Aspergillosis is a fungal disease due to Aspergillus molds that can affect both humans and animals. As routine diagnosis remains difficult, improvement of basic knowledge with respect to its pathophysiology is critical to search for new biomarkers of infection and new therapeutic targets. Large-scale proteomics allows assessment of protein changes during various disease processes. In the present study, mass spectrometry iTRAQ® (isobaric tags for relative and absolute quantitation) protocol was used for direct identification and relative quantitation of host proteins in diseased fluids and tissues collected from an experimental rat model challenged with Aspergillus, as well as in blood obtained from naturally-infected penguins. In all, mass spectrometry analysis revealed that proteome during aspergillosis was mostly represented by proteins that usually express role in metabolic processes and biological process regulation. Ten and 17 proteins were significantly 4.0-fold overrepresented in blood of Aspergillus-diseased rats and penguins, respectively, while five and 39 were negatively 4.0-fold depleted within the same samples. In rat lungs, 33 proteins were identified with positive or negative relative changes versus controls and were quite different from those identified in the blood. Except for some zinc finger proteins, kinases, and histone transferases, and while three pathways were common (Wnt, cadherin and FGF), great inter-species variabilities were observed regarding the identity of the differentially-represented proteins. Thus, this finding confirmed how difficult it is to define a unique biomarker of infection. iTRAQ® protocol appears as a convenient proteomic tool that is greatly suited to ex vivo exploratory studies and should be considered as preliminary step before validation of new diagnostic markers and new therapeutic targets in humans.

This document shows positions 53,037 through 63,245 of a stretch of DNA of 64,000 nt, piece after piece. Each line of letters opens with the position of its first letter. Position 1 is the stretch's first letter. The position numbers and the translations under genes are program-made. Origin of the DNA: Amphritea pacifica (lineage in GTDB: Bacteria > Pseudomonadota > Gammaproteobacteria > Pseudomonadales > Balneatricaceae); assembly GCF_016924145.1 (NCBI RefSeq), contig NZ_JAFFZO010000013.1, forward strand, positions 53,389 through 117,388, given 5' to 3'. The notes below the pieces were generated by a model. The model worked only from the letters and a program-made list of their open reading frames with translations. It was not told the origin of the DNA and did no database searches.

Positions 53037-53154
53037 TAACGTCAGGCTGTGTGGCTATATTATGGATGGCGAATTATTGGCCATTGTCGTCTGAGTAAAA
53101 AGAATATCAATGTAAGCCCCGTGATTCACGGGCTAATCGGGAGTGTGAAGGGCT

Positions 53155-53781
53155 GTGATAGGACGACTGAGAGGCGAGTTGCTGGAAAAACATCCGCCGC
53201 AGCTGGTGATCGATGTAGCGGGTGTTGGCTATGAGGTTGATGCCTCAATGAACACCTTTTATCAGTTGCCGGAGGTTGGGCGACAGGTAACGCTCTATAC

ASJC Scopus subject areas
- Biochemistry, Genetics and Molecular Biology(all)
- Agricultural and Biological Sciences(all)